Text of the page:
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Re: Vid. T.M. Krishna's article in The Hindu

#211  Postby satyabalu » 16 Feb 2012 23:03

"May be Mali entertained himself or better he could not desist himself from expressing his art out." Ponbhairavi! I like these words & I believe ,this is what we, as artists (I privilege myself to be one) should aspire for. one for the society &one for the soul!
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Re: Vid. T.M. Krishna's article in The Hindu

#212  Postby VK RAMAN » 16 Feb 2012 23:15

"The music that I believe is the same whether I sing in the private space of my house or in front of an audience" - I like that statement and I believe that
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Re: Vid. T.M. Krishna's article in The Hindu

#213  Postby arasi » 16 Feb 2012 23:54

MKR,
Your stories are nuggets. I love the pATTu mARATTam of the brothers and the amused admonition of Maharajapuram V in turn!

The MAli story is worth listening to, again!
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Re: Vid. T.M. Krishna's article in The Hindu

#214  Postby uday_shankar » 17 Feb 2012 00:33

MKR Sir,
Operating the shruti petti with the feet and legs is nothing new for flautists and has nothing to do with Mali sir's "torment" or "antics". The point is that no sensitive flautist likes to play without shruti and there's not always somebody to operate it. Those were the pre-electronic days.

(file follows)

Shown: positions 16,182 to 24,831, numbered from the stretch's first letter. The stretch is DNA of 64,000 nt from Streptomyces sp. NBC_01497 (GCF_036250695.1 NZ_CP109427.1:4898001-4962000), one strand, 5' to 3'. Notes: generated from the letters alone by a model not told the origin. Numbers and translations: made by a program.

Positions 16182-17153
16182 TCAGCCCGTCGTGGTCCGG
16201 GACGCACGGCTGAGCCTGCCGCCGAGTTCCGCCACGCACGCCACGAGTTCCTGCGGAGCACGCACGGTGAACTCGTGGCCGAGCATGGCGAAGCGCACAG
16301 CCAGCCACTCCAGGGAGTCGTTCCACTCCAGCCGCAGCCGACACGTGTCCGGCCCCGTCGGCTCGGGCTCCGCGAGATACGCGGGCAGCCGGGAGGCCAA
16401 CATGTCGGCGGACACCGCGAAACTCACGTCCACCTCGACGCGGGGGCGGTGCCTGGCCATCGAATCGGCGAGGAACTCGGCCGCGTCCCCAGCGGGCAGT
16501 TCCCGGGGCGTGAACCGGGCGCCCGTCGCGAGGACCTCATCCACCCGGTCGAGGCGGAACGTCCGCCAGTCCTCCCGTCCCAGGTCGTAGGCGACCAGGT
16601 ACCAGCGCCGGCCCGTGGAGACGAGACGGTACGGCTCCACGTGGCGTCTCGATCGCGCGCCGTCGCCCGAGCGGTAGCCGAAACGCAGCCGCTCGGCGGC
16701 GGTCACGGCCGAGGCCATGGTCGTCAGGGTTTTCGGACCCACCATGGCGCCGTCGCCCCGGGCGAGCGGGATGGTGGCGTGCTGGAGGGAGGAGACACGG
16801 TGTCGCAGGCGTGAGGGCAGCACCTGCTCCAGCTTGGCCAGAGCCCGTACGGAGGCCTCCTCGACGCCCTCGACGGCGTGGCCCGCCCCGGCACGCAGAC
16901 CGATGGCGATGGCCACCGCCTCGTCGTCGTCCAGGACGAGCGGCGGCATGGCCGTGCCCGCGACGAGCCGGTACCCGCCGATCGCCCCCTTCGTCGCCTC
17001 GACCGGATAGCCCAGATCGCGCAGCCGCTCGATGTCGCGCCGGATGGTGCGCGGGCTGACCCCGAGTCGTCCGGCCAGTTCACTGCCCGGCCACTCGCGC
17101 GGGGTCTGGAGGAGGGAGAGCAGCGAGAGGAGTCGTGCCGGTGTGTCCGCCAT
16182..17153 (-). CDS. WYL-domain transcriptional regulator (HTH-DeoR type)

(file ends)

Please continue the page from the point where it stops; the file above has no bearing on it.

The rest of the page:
My flute guru T S Sankaran sir, Mali's disciple, used to do it and apparently taught it to all his students prior to the advent of the electronic shruti box (which is when I went to him :)). Even after the advent of the electronic box in the late 80's Sankaran sir used to practice with the acoustic shruti box, operating it with his feet and legs. It can be done sitting cross legged and wrapping one leg around the shruti box and buttressing it with the other leg.

The intonation of the flute is a partial function of the blowing. Typically, when you're tired and blow with less gusto your pitch falls ("theychal") a bit on all notes. The problem is exacerbated when you "over blow", i.e., attain the higher pitches by blowing harder for the same fingering. It becomes particuarly acute at mel sa and above and everybody, even Mali sir, occassionally "falls short" at the mel Sa. Sometimes flutists perform entire concerts with slight "theychal" at mel Sa and above, kind of like GNB in his later days. This is also a function of the instrument itself and the position of the blow hole from the blocked end - hence it is that flautists must select their instruments very carefully. Also, the higher the pitch of the flute, the more discernible is pitch misalignment. Hence you'll never find Hariprasad Chaurasia "falling short" in a readily discernible way. This is because he operates at the lower D key, an octave and a half lower than mali sir's G flute and of course he is inherently pitch sensitive. But I would wager that even Chaurasia would have some occassional "theychal" if he played the higher G flute.

Lastly, it is more wholesome and satisfying from a shruti perspective to play wind instruments like flute and nagasvaram to the accompaniment of the shruti petti rather than the tambura.
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Re: Vid. T.M. Krishna's article in The Hindu

#215  Postby cacm » 17 Feb 2012 06:01

I just want to add some lighter vein comment about Chaurasia.
T.S.Parthasarathy told me- He had been sent to Delhi along with Mali to be a "Chaperone" to make sure he would appear to get a Presidential Award- Mali hand painted a big note on a cardboard placard outside his room where he was staying saying "DO NOT DISTURB" AS WELL AS "NOT INSIDE" specifically for Chaurasia who was bothering Mali to teach him incessantly about his blowing& fingering techniques.